Week 9 Project: JavaScript something-or-other…

This “week’s” project started with a desire to write some JavaScript. I added the sub-directory (or folder, in more common parlance) and copied the index.html and style.css files used for the site’s main page (found at http://dev.kobayashicoding.net) into it. I then removed the text variables used to populate the various panel components, and also removed the “About” and “Contact” buttons, and the “Projects” drop-down menu. I then made changes in the code to display two empty Bootstrap “panel” elements, even though I had not yet determined exactly what I was going to put in them. Finally, I wanted to change the remaining “Home” button so that it would open the base site’s main page again, as this week’s project replaces the main page instead of opening and new tab or window.

Go to http://dev.kobayashicoding.net/, drop down the “Projects” menu, and choose “Week 9 (2018-08-01)” to see the result of this week’s tinkering.

Changing the “Home” button to reload the main page sent me searching for a simple, clean, and efficient way to effect this that would work both when opening the site’s files on my local PC and when viewing the live site on the public Internet. Because button elements don’t have an href  attribute, I went looking for how to accomplish this. My search quickly turned up the way to do this (setting the onclick event to assign ‘../index.html’ to window.location, which is part of the Browser Object Model (BOM)). This also got me thinking about the BOM, which I hadn’t really paid too much attention to before. So I decided to delve into it a bit. Which I did. Briefly. Because that’s all it took, really.

The next thing to do was to set sizes for the two panels. Because I’m using Bootstrap, and the panels are created using the div tag with a class of “panel,” I went to the Bootstrap site’s documentation to get the details of how to size and modify them. Alas, the version of Bootstrap I’d used was v3.7.3, and the “panel” class had been removed in the new version of Bootstrap (currently v4.1.3). So… part of this week’s project was to update the site from Bootstrap v3.7.3 to v4.1.3. In was… interesting… and informative.

The first task of the migration was to read the Migrating to v4 summary on the Bootstrap site. This was quite helpful in pointing out things that would break the site and would have to be changed. The main changes for me were going to entail replacing the “panel” references with references to the new “card” component.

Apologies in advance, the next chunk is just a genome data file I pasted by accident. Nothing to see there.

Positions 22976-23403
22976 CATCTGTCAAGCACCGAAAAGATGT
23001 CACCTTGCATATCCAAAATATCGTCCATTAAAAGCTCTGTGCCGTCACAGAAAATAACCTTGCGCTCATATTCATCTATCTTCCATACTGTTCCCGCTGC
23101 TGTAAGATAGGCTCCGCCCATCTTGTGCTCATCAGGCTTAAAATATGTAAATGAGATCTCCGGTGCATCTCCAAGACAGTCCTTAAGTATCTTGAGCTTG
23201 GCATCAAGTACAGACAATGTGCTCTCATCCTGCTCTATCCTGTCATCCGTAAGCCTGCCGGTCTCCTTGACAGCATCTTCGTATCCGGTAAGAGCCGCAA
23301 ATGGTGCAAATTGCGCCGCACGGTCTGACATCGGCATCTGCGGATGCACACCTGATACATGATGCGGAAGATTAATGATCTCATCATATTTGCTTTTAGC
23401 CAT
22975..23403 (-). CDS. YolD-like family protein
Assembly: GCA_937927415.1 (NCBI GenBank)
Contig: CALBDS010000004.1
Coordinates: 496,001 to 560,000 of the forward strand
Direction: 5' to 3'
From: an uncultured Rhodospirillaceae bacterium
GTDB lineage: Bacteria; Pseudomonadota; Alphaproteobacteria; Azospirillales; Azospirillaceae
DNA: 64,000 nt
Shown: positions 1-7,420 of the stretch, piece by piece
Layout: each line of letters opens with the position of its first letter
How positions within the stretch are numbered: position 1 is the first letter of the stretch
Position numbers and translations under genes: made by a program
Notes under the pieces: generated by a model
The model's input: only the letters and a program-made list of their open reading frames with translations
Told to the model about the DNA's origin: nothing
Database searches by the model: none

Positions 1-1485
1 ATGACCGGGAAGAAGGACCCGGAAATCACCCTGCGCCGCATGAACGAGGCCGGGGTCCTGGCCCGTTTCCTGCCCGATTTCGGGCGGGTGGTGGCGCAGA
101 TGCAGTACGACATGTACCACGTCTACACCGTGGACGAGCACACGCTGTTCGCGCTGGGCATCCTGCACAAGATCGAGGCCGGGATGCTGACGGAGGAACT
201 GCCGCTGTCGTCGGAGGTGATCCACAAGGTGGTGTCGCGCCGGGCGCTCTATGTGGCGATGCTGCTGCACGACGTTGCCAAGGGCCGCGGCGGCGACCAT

As an aside, in upgrading from Bootstrap v3.7.3 to v4.1.3, I also had to decide how I wanted to implement Bootstrap. There are basically two ways to use the various, required files, either (1) download them and put them in a sub-directory of the site being developed or deployed, or (2) link to the files on the Bootstrap CDN. Previously, I had downloaded the files and stored them on the server with my project’s code. This time, I decided to use the link approach. The advantage of downloading the code and including it on the server is that if any changes are made to the framework, they won’t affect the site, so nothing breaks unexpectedly. And, that’s also the disadvantage – if errors are corrected or new features added, they won’t affect the site or be useful until the version on the site is replaced with the newest code. I figure it’s better to get bug fixes and take a chance on something breaking unexpectedly.

It turned out that the only major change I needed to make to accommodate the changes in Bootstrap was switching from “Panels” to “Cards.” The “Panel” component has been removed from Bootstrap and replaced by the “Card” component. Actually, the Card component is the new flexible content container that replaces Panels, Wells, and Thumbnails. It took only a few minutes to do a global search-and-replace, followed by a few more minutes of cleaning up to replace the Panels with Cards.

There were a few minor changes that I had to accommodate as well. The previously used “hidden” class has been replaced with the HTML 5 “hidden” attribute for elements that need to be displayed only at certain times. I also had to adjust some of the padding around the navbar as well as the margins around navbar-btn buttons and navbar-text text strings.

After getting the site back to its previous functionality, it was time to think about what to actually do this week. Working with the BOM, as I mentioned above, combined with a desire to become more familiar with the Document Object Model (DOM), as well as recent interest in Progressive Web Apps (PWAs) got me thinking about using JavaScript to generate the HTML for the page. This was easily done using the DOM methods createElement(), setAttribute(), createTextNode(), and appendChild(). Using these to create the body of the main page allowed me to use nested loops to create the HTML for the rows and columns of Card components. That saved a lot of typing (or, let’s be real – cutting and pasting) and also allowed me to pass in variables to control how many rows and columns to create. Using the DOM methods to create the navigation bar for the page was a bit more tedious, but it helped solidify my mental picture of the Document model and how all of the HTML elements fit together.

So, this week’s page looks fine, but doesn’t do anything. Maybe that will be next week’s project. Maybe.